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Publication numberUS4736189 A
Publication typeGrant
Application numberUS 06/916,607
Publication dateApr 5, 1988
Filing dateOct 8, 1986
Priority dateDec 24, 1985
Fee statusLapsed
Also published asCA1252570A, CA1252570A1, DE3640672A1, DE3640672C2
Publication number06916607, 916607, US 4736189 A, US 4736189A, US-A-4736189, US4736189 A, US4736189A
InventorsHiromi Katsumata, Rikichi Murooka, Takeko Yumoto
Original AssigneeSony/Tektronix Corporation
Export CitationBiBTeX, EndNote, RefMan
External Links: USPTO, USPTO Assignment, Espacenet
Method and apparatus for calibrating an analog-to-digital conversion apparatus
US 4736189 A
Abstract
The phase relation of clock signals to be applied to an interleave type analog-to-digital conversion apparatus having N analog-to-digital converters is calibrated by applying a repetitive reference signal to the N analog-to-digital converters. The digital values from the N analog-to-digital converters are selected at corresponding sampling points of successive cycles of the reference signal. The clock phase relation is adjusted such that the selected digital values are made substantially equal to each other.
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Claims(18)
We claim:
1. A method of calibrating the phase relationship of N-phase clock signals (N: an integer larger than one) for an analog-to-digital conversion apparatus including clock generation means for generating the N-phase clock signals and N analog-to-digital converters for sampling a common analog input signal in response to the N-phase clock signals respectively and converting the sampled analog input signal into a digital signal, comprising the steps of:
applying a repetitive analog reference signal to the N analog-to-digital converters in common, the analog reference signal being synchronized with the N-phase clock signals;
selecting digital values provided by said N analog-to-digital converters at corresponding sampling points of different respective cycles of the reference signal; and, if the selected digital values are different from each other,
adjusting the phase relationship of the N-phase clock signals in a manner such as to reduce the difference between the selected digital values from said N analog-to-digital converters.
2. A method according to claim 1, wherein the step of selecting digital values provided by said N digital-to-analog converters comprises selecting digital values provided on N different cycles of the reference signal at corresponding levels of transitions of the same slope.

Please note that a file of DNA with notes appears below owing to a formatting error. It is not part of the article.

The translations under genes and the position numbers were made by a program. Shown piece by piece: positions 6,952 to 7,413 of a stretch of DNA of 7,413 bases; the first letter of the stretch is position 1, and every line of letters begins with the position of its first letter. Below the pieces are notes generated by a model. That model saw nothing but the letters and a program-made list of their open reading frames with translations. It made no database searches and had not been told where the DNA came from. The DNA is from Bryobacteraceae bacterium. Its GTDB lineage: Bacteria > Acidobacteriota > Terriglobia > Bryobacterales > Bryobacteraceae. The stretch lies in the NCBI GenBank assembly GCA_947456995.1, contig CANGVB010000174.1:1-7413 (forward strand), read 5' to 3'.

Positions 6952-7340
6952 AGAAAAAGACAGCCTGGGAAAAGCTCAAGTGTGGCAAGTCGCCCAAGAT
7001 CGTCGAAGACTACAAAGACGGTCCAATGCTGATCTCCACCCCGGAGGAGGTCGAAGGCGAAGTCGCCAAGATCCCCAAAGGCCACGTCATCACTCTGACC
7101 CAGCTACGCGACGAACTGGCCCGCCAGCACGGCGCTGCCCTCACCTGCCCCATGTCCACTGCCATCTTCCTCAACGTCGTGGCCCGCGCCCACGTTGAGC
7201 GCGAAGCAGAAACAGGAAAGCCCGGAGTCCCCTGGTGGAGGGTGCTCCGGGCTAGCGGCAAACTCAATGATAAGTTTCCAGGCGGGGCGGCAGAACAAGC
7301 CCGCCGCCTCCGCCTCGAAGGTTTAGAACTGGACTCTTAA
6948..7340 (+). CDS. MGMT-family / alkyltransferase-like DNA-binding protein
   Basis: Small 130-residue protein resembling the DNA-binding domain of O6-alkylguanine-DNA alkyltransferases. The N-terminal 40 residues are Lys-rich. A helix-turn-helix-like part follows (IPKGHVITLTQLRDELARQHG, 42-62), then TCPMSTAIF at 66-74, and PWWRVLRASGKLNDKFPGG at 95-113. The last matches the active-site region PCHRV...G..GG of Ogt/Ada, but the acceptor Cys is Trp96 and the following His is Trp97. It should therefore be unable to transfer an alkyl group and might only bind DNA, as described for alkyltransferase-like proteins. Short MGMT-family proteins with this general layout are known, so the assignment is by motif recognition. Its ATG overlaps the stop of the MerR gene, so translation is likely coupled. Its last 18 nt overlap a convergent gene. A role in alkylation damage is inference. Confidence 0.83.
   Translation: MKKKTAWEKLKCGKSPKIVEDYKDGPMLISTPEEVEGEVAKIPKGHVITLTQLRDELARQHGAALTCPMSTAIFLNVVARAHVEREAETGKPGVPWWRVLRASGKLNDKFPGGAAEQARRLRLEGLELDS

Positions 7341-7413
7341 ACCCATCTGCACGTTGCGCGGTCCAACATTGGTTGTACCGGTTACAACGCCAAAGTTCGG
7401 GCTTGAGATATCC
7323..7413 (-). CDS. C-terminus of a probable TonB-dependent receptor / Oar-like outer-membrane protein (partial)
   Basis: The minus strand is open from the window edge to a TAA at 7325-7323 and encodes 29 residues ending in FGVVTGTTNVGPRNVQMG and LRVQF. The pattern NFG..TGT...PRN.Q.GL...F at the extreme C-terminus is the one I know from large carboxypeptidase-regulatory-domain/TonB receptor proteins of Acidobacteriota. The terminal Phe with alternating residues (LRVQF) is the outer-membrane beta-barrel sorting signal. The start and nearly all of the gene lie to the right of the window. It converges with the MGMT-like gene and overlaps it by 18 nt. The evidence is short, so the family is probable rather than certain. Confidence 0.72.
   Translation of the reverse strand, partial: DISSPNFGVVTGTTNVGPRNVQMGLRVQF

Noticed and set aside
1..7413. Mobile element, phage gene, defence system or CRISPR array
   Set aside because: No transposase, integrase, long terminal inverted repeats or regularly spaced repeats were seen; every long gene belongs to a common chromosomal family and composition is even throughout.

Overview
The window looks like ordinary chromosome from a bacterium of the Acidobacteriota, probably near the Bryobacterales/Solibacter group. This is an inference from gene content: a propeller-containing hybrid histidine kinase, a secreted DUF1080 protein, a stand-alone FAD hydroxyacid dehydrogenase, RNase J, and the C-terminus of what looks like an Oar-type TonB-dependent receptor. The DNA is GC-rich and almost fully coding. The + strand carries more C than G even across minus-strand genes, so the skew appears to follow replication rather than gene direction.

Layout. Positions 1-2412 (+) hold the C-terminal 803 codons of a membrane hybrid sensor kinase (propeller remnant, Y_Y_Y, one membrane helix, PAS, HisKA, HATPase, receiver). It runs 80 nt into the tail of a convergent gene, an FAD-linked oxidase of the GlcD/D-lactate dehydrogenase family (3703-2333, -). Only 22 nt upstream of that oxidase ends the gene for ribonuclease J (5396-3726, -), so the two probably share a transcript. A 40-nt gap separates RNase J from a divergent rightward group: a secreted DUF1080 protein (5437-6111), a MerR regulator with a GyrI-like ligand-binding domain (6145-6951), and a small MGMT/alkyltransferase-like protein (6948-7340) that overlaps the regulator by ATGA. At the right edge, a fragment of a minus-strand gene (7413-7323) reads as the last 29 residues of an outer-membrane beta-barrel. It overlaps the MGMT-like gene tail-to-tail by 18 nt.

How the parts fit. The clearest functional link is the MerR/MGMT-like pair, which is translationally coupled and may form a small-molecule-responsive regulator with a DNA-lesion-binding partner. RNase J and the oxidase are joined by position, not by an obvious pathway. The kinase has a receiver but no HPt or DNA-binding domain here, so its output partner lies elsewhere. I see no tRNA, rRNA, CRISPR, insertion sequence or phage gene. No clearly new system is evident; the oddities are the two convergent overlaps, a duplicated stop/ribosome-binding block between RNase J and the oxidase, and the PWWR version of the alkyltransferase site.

3. A method according to claim 1, wherein the period ratio of the repetitive reference signal to the clock signal is one of N:(kN+1), N:(kN-1), (kN+1):N and (nk-1):N where k is a positive integer.
4. a method according to claim 1, wherein the repetitive analog reference signal has a sinusoidal waveform.
5. A method according to claim 1, wherein the repetitive reference signal has a ramp waveform.
6. A method according to claim 5, wherein the selected digital values from said N analog-to-digital converters are the values that are closest to the center portion of the range of the repetitive reference signal.
7. A method according to claim 5, wherein the selected digital values from said N analog-to-digital converters are the values that are closest to the center portion of the range of the repetitive reference signal, values that are higher than the closest values and values that are lower than the closest values.
8. An apparatus for calibrating the phase relationship of N-phase clock signals (N: an integer larger than one) for an analog-to-digital conversion apparatus including clock generation means for generating the N-phase clock signals and N analog-to-digital converters for sampling a common analog input signal in response to the N-phase clock signals respectively and converting the sampled analog input signal into a digital signal, comprising:
reference signal generation means for generating a repetitive analog reference signal in synchronism with the clock signals and applying the reference signal to said N analog-to-digital converters in common;
phase adjustment means for adjusting the phase relationship of the N-phase clock signals; and
control means for selecting digital values provided by said N analog-to-digital converters at corresponding sampling points of different respective cycles of the reference signal and, if the selected digital values are different from each other, controlling said phase adjustment means in a manner such as to reduce the difference between the selected digital values from said N analog-to-digital converters.
9. An apparatus according to claim 8, wherein the control means are operative to select digital values provided on N different cycles of the reference signal at corresponding levels of transitions of the same slope.
10. An apparatus according to claim 8, wherein the period ratio of the repetitive reference signal to the clock signal is one of N:(kN+1), N:(kN-1), (kN+1):N and (kN-1):N where k is a positive integer.
11. An apparatus according to claim 8, wherein said reference signal generation means generates a repetitive reference signal having a ramp waveform.
12. An apparatus according to claim 8, wherein said reference signal generation means generates a repetitive reference signal having a sinusoidal waveform.
13. An apparatus according to claim 8, wherein said control means selects the digital values from said N analog-to-digital converters that are closest to the center portion of the range of the repetitive reference signal.